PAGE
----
Malnutrition and muscle wasting are frequently reported in cancer patients, either linked to the tumor itself or caused by oncologic therapies. Understanding the value of nutritional care during cancer treatment remains crucial. In fact, cancer-associated sarcopenia plays a key role in determining higher rates of morbidity, mortality, treatment-induced toxicities, prolonged hospitalizations and reduced adherence to anticancer treatment, worsening quality of life and survival. Planning baseline screening to intercept nutritional troubles earlier, organizing timely reassessments, and providing adequate counselling and dietary support, healthcare professional may positively interfere with this process and improve patients' overall outcomes during the whole disease course. Several screening tools have been proposed for this purpose. Nutritional Risk Screening (NRS), Mini Nutritional Assessment (MNA), Patient Generated Subjective Global Assessment (PG-SGA) are the most common studied. Interestingly, second-level tools including skeletal muscle index (SMI) and bioelectric impedance analysis (BIA) provide a more precise assessment of body composition, even if they are more complex. However, nutritional assessment is not currently used in clinical practice and procedures must be standardized in order to improve the efficacy of standard chemotherapy, targeted agents or even checkpoint inhibitors that is potentially linked with the patients' nutritional status. In the present review, we will discuss about malnutrition and the importance of an early nutritional assessment during chemotherapy and treatment with novel checkpoint inhibitors, in order to prevent treatment-induced toxicities and to improve survival outcomes.

The Clinical Value of Nutritional Care before and during Active Cancer Treatment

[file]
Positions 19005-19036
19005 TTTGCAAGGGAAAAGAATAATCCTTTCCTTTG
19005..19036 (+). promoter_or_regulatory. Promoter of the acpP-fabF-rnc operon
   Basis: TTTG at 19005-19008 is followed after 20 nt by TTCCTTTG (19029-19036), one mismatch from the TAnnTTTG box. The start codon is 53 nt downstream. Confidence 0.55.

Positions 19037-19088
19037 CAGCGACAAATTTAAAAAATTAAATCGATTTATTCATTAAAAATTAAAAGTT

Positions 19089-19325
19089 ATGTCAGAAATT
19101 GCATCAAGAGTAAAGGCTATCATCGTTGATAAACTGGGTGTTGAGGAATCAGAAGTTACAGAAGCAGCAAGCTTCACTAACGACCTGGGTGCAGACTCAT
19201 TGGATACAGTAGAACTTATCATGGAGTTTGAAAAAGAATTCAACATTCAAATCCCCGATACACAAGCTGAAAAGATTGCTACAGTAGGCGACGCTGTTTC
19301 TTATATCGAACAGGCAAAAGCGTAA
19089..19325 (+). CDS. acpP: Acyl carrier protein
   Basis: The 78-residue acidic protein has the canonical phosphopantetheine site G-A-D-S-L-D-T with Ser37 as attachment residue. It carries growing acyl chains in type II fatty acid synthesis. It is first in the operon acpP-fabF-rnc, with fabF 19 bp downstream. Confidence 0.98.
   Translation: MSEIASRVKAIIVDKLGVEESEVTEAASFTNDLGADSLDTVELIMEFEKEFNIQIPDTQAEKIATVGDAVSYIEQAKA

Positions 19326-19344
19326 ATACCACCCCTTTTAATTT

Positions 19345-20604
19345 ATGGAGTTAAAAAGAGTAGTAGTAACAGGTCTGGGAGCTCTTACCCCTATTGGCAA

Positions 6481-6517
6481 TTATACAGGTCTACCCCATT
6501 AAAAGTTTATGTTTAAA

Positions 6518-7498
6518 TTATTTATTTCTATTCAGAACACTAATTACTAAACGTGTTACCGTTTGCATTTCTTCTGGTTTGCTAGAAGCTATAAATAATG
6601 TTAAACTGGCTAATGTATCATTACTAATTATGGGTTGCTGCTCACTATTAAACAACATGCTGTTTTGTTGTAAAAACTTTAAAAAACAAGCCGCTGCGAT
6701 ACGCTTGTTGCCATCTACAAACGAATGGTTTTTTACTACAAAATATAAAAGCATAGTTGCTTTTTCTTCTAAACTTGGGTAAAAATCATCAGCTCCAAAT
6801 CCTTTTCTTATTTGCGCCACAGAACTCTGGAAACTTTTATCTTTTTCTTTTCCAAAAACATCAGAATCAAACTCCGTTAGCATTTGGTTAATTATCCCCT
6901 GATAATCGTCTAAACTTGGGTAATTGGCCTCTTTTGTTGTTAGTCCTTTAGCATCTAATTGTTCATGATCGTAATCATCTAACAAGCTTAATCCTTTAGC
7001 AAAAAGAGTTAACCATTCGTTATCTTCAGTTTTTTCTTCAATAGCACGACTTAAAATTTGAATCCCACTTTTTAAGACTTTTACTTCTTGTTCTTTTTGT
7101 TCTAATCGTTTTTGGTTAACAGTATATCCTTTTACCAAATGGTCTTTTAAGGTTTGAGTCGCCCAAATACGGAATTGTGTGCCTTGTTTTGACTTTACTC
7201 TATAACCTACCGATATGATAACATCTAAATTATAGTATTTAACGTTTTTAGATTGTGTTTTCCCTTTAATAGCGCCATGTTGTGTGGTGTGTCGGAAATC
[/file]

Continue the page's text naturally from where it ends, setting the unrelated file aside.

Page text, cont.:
Corradi, Ettore;Agustoni, Francesco;
2021-01-01

Abstract

Malnutrition and muscle wasting are frequently reported in cancer patients, either linked to the tumor itself or caused by oncologic therapies. Understanding the value of nutritional care during cancer treatment remains crucial. In fact, cancer-associated sarcopenia plays a key role in determining higher rates of morbidity, mortality, treatment-induced toxicities, prolonged hospitalizations and reduced adherence to anticancer treatment, worsening quality of life and survival. Planning baseline screening to intercept nutritional troubles earlier, organizing timely reassessments, and providing adequate counselling and dietary support, healthcare professional may positively interfere with this process and improve patients' overall outcomes during the whole disease course. Several screening tools have been proposed for this purpose. Nutritional Risk Screening (NRS), Mini Nutritional Assessment (MNA), Patient Generated Subjective Global Assessment (PG-SGA) are the most common studied. Interestingly, second-level tools including skeletal muscle index (SMI) and bioelectric impedance analysis (BIA) provide a more precise assessment of body composition, even if they are more complex. However, nutritional assessment is not currently used in clinical practice and procedures must be standardized in order to improve the efficacy of standard chemotherapy, targeted agents or even checkpoint inhibitors that is potentially linked with the patients' nutritional status. In the present review, we will discuss about malnutrition and the importance of an early nutritional assessment during chemotherapy and treatment with novel checkpoint inhibitors, in order to prevent treatment-induced toxicities and to improve survival outcomes.
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Utilizza questo identificativo per citare o creare un link a questo documento: https://hdl.handle.net/11571/1478062
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